By Lila McDowell
Special to Page 2

PISA, Italy -- Well, it's the morning after the World Cup Final, and all I have to show for my night are some badly lit digital photos, about 25 mosquito bites, and three stripes of red, white and green grease paint on my left arm. I have no idea how the paint got there, but I can only imagine that in the post-match frenzy that ensued at Ponte de Mezzo and all around Pisa, I must have bumped into one of the many fans who were painted from head to toe with the stuff.

Italy fans
Domenico Stinellis/AP Photo
The celebration lasted long into the night in Italy.

My friend Francesco and I watched the match at a bar in Piazza Vettovaglie, a modest square that, because it is tucked away behind Pisa's main promenade, is mostly unknown to the tourists who come for the Leaning Tower and stay for an afternoon of shopping and a gelato or two. It was the same bar at which I watched the Germany-Portugal consolation game Saturday night, on a screen set up in front of about 10 tiny, metal tables. And last night those tables were stretched to their limits, as a hundred or so people situated themselves and started on their first of many glasses of birra. A lucky few who came especially early got to claim the chairs, but the rest of the crowd was content to get comfortable right there on the pavement, or on what looked like an extremely precarious scaffold nearby.

The crowd for the Germany-Portugal game didn't hold a candle to Sunday night's gathering, and rightly so. Forcing teams to play for third place after they've already been knocked out in the semifinal seems to me a form of cruel and unusual punishment. But watching the game made for good fun, since the only people that many Italians hate more than the French are the Germans. Regrettably, we watched the Germans cream the ill-fated Portuguese, which inspired a sympathetic round of "Povero Portogallo! Speravo per voi." Poor Portugal! I was hoping for you guys.

The bar was giving out plastic containers full of a simple pasta that someone had put together (bow ties, cut-up tomatoes and gems of mozzarella) and people were passing around whatever they had brought from home (fried shrimp, fresh fruit, bottles of supermarket champagne). The cheering started long before the game did; by 7 p.m. local time some shirtless guys with drums were stationed behind the bar crowd beating out the rhythm for some particularly colorful taunts, including one involving the French players' mothers that I am too much of a lady to reproduce here. The French team was too old to win, people were saying. A round of the Italian national anthem started. Someone next to me spilled his beer.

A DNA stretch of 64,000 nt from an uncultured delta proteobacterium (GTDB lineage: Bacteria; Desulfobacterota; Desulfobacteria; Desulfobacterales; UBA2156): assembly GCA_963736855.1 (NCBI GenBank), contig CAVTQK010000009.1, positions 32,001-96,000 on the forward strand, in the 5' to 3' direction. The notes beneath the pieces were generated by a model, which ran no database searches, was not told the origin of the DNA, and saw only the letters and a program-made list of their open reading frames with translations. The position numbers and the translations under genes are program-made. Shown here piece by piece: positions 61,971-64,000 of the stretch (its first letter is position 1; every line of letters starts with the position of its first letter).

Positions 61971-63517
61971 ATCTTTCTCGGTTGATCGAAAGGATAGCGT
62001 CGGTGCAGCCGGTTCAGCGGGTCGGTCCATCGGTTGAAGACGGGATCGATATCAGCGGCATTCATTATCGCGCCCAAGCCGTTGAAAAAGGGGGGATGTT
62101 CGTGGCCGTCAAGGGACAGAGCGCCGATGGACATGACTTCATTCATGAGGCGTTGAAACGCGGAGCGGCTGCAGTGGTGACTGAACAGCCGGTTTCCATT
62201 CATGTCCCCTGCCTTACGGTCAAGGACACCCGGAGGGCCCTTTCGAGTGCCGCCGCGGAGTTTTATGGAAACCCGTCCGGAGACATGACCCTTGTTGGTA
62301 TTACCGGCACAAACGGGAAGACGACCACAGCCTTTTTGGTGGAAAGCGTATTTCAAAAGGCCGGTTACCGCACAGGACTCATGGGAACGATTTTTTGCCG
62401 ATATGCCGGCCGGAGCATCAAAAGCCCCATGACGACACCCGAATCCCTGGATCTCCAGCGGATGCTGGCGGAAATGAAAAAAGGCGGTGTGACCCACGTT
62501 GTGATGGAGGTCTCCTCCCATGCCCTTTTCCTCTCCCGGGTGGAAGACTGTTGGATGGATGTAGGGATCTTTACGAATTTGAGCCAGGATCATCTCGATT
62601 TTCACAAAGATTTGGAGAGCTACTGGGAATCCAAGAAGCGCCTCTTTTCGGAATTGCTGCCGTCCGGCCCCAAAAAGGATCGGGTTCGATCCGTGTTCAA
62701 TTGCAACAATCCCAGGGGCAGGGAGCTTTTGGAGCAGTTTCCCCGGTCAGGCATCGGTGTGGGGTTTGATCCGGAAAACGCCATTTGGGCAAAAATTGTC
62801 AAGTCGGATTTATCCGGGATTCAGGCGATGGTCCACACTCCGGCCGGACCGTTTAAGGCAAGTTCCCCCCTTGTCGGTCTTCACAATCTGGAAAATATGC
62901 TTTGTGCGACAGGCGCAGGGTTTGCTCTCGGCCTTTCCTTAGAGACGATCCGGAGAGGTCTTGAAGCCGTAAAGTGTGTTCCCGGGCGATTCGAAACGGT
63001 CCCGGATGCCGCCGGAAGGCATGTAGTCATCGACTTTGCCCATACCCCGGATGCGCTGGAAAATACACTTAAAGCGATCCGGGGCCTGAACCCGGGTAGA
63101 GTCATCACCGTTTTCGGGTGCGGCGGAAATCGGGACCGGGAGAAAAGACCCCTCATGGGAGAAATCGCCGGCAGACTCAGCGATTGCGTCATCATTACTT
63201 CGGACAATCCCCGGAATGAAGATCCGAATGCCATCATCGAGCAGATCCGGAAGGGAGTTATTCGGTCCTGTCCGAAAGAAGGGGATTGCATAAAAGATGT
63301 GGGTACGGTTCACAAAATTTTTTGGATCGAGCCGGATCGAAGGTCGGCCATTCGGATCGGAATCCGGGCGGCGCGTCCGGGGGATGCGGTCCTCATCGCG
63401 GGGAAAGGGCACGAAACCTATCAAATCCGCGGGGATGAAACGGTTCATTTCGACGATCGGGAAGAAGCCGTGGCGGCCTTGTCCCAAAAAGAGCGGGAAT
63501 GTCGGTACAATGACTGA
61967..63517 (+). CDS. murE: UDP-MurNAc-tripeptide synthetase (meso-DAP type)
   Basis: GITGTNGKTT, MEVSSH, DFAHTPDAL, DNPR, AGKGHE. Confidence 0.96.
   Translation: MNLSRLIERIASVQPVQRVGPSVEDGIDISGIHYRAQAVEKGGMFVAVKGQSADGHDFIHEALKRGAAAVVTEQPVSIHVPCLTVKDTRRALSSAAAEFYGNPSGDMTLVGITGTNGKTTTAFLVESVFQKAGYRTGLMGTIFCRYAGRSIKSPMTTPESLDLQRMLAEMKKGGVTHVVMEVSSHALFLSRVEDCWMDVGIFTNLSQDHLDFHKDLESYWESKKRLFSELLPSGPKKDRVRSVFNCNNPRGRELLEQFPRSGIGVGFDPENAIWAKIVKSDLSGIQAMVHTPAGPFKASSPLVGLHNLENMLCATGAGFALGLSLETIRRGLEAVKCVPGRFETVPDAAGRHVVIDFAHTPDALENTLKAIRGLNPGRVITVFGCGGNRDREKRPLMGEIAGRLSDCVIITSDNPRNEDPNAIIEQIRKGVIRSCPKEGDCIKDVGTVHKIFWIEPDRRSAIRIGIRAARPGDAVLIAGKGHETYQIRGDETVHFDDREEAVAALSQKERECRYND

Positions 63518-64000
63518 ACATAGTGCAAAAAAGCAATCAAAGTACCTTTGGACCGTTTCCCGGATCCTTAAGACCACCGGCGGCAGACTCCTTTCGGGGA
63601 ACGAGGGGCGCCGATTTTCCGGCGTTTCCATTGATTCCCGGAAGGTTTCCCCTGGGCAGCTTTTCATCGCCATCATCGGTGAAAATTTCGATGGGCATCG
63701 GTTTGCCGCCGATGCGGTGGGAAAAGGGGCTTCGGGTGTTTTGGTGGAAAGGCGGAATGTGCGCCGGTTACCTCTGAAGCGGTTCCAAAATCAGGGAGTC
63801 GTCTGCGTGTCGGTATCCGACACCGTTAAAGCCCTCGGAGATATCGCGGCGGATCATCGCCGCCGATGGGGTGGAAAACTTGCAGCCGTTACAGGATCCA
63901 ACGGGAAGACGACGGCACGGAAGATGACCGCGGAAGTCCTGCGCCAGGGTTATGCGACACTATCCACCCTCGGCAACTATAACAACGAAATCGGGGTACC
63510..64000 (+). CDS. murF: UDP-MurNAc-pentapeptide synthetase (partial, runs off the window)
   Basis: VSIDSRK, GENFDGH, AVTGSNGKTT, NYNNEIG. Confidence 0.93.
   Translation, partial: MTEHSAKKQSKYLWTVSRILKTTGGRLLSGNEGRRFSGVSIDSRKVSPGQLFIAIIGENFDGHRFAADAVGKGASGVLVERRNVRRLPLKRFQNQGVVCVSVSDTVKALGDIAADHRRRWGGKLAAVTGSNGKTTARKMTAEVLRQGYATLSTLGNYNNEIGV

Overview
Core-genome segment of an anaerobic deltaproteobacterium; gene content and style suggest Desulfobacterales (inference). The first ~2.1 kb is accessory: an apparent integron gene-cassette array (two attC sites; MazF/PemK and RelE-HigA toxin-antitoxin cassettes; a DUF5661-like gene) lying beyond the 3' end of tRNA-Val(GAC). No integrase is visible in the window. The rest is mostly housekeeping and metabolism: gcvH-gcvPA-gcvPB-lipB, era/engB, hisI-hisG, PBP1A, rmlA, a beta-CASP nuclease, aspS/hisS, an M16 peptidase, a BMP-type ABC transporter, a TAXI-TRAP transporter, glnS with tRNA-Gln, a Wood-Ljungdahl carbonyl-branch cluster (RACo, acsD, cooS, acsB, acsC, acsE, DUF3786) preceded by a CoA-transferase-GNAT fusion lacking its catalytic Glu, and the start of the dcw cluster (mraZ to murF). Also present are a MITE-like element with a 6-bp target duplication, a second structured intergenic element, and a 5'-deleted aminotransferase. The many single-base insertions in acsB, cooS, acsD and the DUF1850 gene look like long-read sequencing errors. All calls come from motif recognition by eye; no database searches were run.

And the game itself? Well, you saw what happened, didn't you? Can you imagine the ruckus when Zidane scored on that totally bogus penalty kick? Middle fingers were going up at the screen in spades. But the Italians showed them, did they not? Because shortly thereafter came the corner kick that was headed into the net -- a legitimate goal for Italia and a reason for the crowd to burst into a frenzy. And I was cheering just as loud as everyone else -- until, that is, I could no longer see or hear anything because someone was very adamantly hugging my head. Hoping it was Francesco, I initiated the classic hug-and-jump -- a move that has been perfected by Italian soccer fans -- and tried to free my head from his grasp. But it wasn't Francesco after all. In fact, I'd never seen the guy who was hugging my head, but I didn't care, because Italy had scored and was back in the game, and now we could all sit back down and get to work on our third beer.

I couldn't have asked for a more suspenseful and ultimately joyous ending to the World Cup game that I got to watch in Italy. A crowd that had grown to more than 200 people sat holding hands, not daring to breathe, some unable to watch and reduced instead to staring into their beer. And the only thing more exciting than the moment the last penalty kick successfully hit the back of the French net? That would have to be the citywide party that took place afterward. People lined the streets, wrapping themselves in their Italian flags and dancing and clapping to the opening riff of the White Stripes song "Seven Nation Army" -- clapping which eventually turned into singing, which eventually turned into a chant of "OHHH bast-ardi-fran-ceeee-siii …"

A few daring (and probably very drunk) young men climbed the statue of Garibaldi himself and waved Italian flags spray-painted with the message "Noi abbiamo Grosso," staking the claim that Grosso, one of the most valuable players in Sunday night's game, is Pisano. And they cheered especially loudly for Grosso when someone projected the names of each player onto a building in the middle of Piazza Garibaldi: GROSSO! MATERRAZI! PIRLO! DE ROSSI!

By 2 a.m. the streets were full of broken glass, spilled beer, water poured from apartment windows onto the fans below, noisemakers that were broken or used up, the remains of homemade fireworks, and, of course, a few thousand Italians who would still be partying there for hours to come. I parted ways with Francesco around then, taking my chances at navigating my bicycle through the streets to get home to bed after such an exhausting night of anticipation, cheering, drinking, hugging-and-jumping and overall debauchery-filled celebration.

I leave you with one last thought -- a wise one provided to me by Francesco, my game companion: "Grazie a dio che la coppa mondiale sia ogni quattro anni," he told me. Thank God the World Cup happens only once every four years. "Fisicamente, non sopravivremmo di piu'." We wouldn't physically survive the excitement if it happened more often than that. Amen.